Also: California’s lessons for the HQ2 bidding war, and the white men leading America’s largest cities.
Keep up with the most pressing, interesting, and important city stories of the day. Sign up for the CityLab Daily newsletter here.
What We’re Following
Lanes merge: Two of the hottest trends in urban mobility are coming together: The Verge reports that Uber has acquired JUMP, a dockless bikeshare startup, in a deal that’s rumored to be worth $100 million. This gives the ride-hailing company 12,000 dockless, GPS-enabled bikes in 40 cities across six countries. Uber had previously piloted integrating the pedal-assist bikesharing app into its own ride-hailing app in San Francisco.
Safety first: Experts in driverless cars and transportation planning are gathering in Pittsburgh today and tomorrow for a summit on autonomous vehicles. Safety concerns are front and center after last month’s fatal crash of a self-driving test vehicle in Tempe, Arizona. As questions linger about whether AV’s are really ready for the road, panel moderator Jackie Erickson highlighted a recent Pittsburgh Tribune quote from John Bares, who ran Uber’s self-driving car operations before returning to Carnegie Robotics in August:
The company and the dream of the employees is a mode of transportation that is safer and more efficient for everyone, and clearly events like this are a huge step back, but the dream is still there and we’re going to get there.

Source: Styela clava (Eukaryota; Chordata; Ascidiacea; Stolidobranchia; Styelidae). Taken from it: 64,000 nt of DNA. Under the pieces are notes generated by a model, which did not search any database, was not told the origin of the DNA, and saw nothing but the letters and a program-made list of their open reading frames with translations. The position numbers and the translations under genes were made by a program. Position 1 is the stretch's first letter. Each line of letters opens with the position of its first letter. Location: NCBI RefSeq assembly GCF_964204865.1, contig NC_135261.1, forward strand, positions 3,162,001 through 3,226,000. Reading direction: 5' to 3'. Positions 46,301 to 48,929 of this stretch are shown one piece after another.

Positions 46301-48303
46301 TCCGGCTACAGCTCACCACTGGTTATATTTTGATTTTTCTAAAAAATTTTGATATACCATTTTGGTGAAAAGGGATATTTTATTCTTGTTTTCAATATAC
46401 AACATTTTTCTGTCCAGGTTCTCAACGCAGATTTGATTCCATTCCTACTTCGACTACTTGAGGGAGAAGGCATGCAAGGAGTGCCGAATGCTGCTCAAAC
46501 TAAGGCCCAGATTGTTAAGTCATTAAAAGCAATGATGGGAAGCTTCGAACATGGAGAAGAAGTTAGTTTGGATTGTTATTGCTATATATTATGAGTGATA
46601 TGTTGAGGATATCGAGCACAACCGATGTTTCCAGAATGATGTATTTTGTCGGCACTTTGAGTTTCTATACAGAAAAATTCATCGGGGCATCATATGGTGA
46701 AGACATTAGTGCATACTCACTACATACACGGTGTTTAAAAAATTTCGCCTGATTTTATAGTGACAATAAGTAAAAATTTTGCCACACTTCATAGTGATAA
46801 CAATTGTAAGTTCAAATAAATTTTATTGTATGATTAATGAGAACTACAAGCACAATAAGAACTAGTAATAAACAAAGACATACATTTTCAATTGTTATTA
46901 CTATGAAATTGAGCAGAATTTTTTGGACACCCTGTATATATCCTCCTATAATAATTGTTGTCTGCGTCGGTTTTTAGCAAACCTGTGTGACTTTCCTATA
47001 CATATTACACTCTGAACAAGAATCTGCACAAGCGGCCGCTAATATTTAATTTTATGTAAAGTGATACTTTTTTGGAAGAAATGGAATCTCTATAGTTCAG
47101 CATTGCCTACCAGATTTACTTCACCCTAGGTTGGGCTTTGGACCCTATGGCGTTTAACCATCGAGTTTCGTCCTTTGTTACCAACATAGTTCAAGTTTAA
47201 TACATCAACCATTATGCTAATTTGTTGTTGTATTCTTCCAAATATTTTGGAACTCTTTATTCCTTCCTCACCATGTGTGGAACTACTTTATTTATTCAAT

I’ll be reporting from the conference today and tomorrow. If you have any burning questions about autonomous vehicles, feel free to email firstname.lastname@example.org or send me a message on Twitter.
More on CityLab
Video of the Day
A new Vox video shows what America’s shopping mall decline means for social space. Before the recent slump in growth, the number of American malls quadrupled from 1970 to 2017, while the U.S. population did not even double in the same span of time. Malls bloomed with America’s suburban growth, after architect Victor Gruen designed the first indoor mall in Minnesota in 1956. Those origins also shape the mall’s shortcomings as a “third place” between work and home now as people return back to the city. CityLab context: A ticking time bomb for suburban retail, and What will become of Victor Gruen’s Northland Center?
What We’re Reading
A look at housing in America through 83 million eviction records (New York Times)
See brutalist buildings in the middle of their destruction (Curbed)
How skateboards won the urban landscape (New York Times)
Man who died in Trump Tower fire tried to sell apartment, friend says (NPR)